In this case - the current debate about the future of conservatism - I believe that putting events (or at least possible future events) before ideas makes the big choice clearer. I think it's best described as being between Coalition Conservatism and Majority Conservatism.
- Coalition Conservatism means governing next time round with the Liberal Democrats, backed up by a prospectus rather like the Coalition Agreement. This would mean no repatriation of EU powers. A prisons policy led by rehabilitation. A 50p top tax rate. The global warming consensus view. The Human Rights Act. The West Lothian question unadressed. No inheritance tax cuts.
- Majority Conservatism means governing next time round with a Conservative manifesto, backed up by a manifesto not unlike the Party's last one. I doubt if a Cameron Government would ever push vigorously for the repatriation of powers. But it''s not hard to envisage such an administration implementing a prisons policy based on public safety first, scrapping the 50p rate, cutting inheritance tax, bringing in a British Bill of Rights and introducing English votes on English laws (in some form).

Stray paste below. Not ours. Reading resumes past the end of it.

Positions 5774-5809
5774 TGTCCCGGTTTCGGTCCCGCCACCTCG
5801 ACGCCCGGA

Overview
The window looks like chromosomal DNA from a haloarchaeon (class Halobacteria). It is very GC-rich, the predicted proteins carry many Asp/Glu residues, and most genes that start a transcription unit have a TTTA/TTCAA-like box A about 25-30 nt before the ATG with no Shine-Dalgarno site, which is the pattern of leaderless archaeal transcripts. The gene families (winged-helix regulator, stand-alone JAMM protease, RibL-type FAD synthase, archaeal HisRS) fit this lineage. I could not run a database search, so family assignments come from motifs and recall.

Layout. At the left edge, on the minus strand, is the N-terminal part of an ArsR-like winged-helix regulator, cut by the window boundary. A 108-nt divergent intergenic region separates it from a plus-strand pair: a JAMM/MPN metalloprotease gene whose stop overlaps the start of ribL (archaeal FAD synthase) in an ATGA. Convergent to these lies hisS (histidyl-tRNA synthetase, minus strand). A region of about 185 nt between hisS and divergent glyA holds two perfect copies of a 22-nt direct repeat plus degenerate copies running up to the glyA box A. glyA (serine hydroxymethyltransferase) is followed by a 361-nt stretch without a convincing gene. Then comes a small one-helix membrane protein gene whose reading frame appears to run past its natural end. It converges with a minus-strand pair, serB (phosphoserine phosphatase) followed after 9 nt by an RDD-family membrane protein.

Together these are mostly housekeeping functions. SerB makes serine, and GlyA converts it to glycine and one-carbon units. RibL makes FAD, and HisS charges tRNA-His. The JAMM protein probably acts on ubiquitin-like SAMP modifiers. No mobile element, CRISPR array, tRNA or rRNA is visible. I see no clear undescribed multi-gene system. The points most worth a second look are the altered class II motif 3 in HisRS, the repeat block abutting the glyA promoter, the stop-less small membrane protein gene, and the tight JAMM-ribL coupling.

Our polling suggests that Party members believe that David Cameron should be preparing, as the next election gradually draws nearer, to pursue Majority Conservatism rather than Coalition Conservatism after it - assuming that we gain an overall majority, that is. For what it's worth, I agree.
Majority Conservatism is viewed by Party members as a better course to pursue as we prepare for the next Parliament than Coalition Conservatism (with its strong points, such as the deficit reduction programme and the Gove/Duncan-Smith reforms, as well as its weak ones). That's certainly how I feel about it.
It can of course be argued that the Party's more likely to prolong its hold on office if it sticks with Coalition Conservatism - more likely to win an election if it fights with the Liberal Democrats as a single force, and then able afterwards to make permanent a broad centre-right alliance that would condemn Labour to opposition for a general election. The core of this case is that the likelihood of having half a loaf is better than the possibility of having none.
But that's to debate tactics. Or strategy, if you like. Part of the broader discussion, a consideration to be supported or reviled as you prefer.
All I'm trying to do is to clarify the choice. Is it between Mainstream Conservatism and Liberal Conservatism? Or Coalition Conservatism and Majority Conservatism?